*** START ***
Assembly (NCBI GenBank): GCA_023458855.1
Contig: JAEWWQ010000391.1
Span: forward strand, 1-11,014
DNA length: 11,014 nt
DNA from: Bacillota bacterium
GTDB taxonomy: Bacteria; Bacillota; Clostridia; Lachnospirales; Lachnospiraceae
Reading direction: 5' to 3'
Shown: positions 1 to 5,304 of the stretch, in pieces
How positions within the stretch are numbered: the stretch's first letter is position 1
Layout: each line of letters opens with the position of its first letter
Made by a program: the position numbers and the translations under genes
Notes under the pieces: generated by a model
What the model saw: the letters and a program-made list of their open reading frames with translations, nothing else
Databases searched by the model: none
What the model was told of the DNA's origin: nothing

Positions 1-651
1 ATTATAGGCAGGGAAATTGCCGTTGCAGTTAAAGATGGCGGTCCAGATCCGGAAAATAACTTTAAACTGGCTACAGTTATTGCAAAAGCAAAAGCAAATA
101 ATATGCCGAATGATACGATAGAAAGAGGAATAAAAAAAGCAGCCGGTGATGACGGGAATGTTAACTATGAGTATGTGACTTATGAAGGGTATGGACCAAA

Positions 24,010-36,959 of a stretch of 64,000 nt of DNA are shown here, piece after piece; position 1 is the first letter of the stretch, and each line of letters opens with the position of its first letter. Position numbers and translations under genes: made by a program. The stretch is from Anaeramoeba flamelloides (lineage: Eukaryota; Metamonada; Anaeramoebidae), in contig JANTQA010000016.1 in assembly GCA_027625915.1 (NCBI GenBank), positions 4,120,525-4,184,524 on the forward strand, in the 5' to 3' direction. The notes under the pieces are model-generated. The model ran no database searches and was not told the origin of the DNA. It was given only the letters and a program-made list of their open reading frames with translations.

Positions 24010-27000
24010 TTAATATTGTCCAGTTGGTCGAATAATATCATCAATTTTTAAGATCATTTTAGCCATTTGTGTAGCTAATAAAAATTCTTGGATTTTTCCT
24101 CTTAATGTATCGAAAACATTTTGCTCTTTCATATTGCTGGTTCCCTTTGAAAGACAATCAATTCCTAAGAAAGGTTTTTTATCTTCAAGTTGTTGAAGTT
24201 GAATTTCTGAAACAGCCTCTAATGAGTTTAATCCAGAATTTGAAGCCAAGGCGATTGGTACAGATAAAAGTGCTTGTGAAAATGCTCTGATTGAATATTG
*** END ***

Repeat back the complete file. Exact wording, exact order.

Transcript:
Assembly (NCBI GenBank): GCA_023458855.1
Contig: JAEWWQ010000391.1
Span: forward strand, 1-11,014
DNA length: 11,014 nt
DNA from: Bacillota bacterium
GTDB taxonomy: Bacteria; Bacillota; Clostridia; Lachnospirales; Lachnospiraceae
Reading direction: 5' to 3'
Shown: positions 1 to 5,304 of the stretch, in pieces
How positions within the stretch are numbered: the stretch's first letter is position 1
Layout: each line of letters opens with the position of its first letter
Made by a program: the position numbers and the translations under genes
Notes under the pieces: generated by a model
What the model saw: the letters and a program-made list of their open reading frames with translations, nothing else
Databases searched by the model: none
What the model was told of the DNA's origin: nothing

Positions 1-651
1 ATTATAGGCAGGGAAATTGCCGTTGCAGTTAAAGATGGCGGTCCAGATCCGGAAAATAACTTTAAACTGGCTACAGTTATTGCAAAAGCAAAAGCAAATA
101 ATATGCCGAATGATACGATAGAAAGAGGAATAAAAAAAGCAGCCGGTGATGACGGGAATGTTAACTATGAGTATGTGACTTATGAAGGGTATGGACCAAA

Positions 24,010-36,959 of a stretch of 64,000 nt of DNA are shown here, piece after piece; position 1 is the first letter of the stretch, and each line of letters opens with the position of its first letter. Position numbers and translations under genes: made by a program. The stretch is from Anaeramoeba flamelloides (lineage: Eukaryota; Metamonada; Anaeramoebidae), in contig JANTQA010000016.1 in assembly GCA_027625915.1 (NCBI GenBank), positions 4,120,525-4,184,524 on the forward strand, in the 5' to 3' direction. The notes under the pieces are model-generated. The model ran no database searches and was not told the origin of the DNA. It was given only the letters and a program-made list of their open reading frames with translations.

Positions 24010-27000
24010 TTAATATTGTCCAGTTGGTCGAATAATATCATCAATTTTTAAGATCATTTTAGCCATTTGTGTAGCTAATAAAAATTCTTGGATTTTTCCT
24101 CTTAATGTATCGAAAACATTTTGCTCTTTCATATTGCTGGTTCCCTTTGAAAGACAATCAATTCCTAAGAAAGGTTTTTTATCTTCAAGTTGTTGAAGTT
24201 GAATTTCTGAAACAGCCTCTAATGAGTTTAATCCAGAATTTGAAGCCAAGGCGATTGGTACAGATAAAAGTGCTTGTGAAAATGCTCTGATTGAATATTG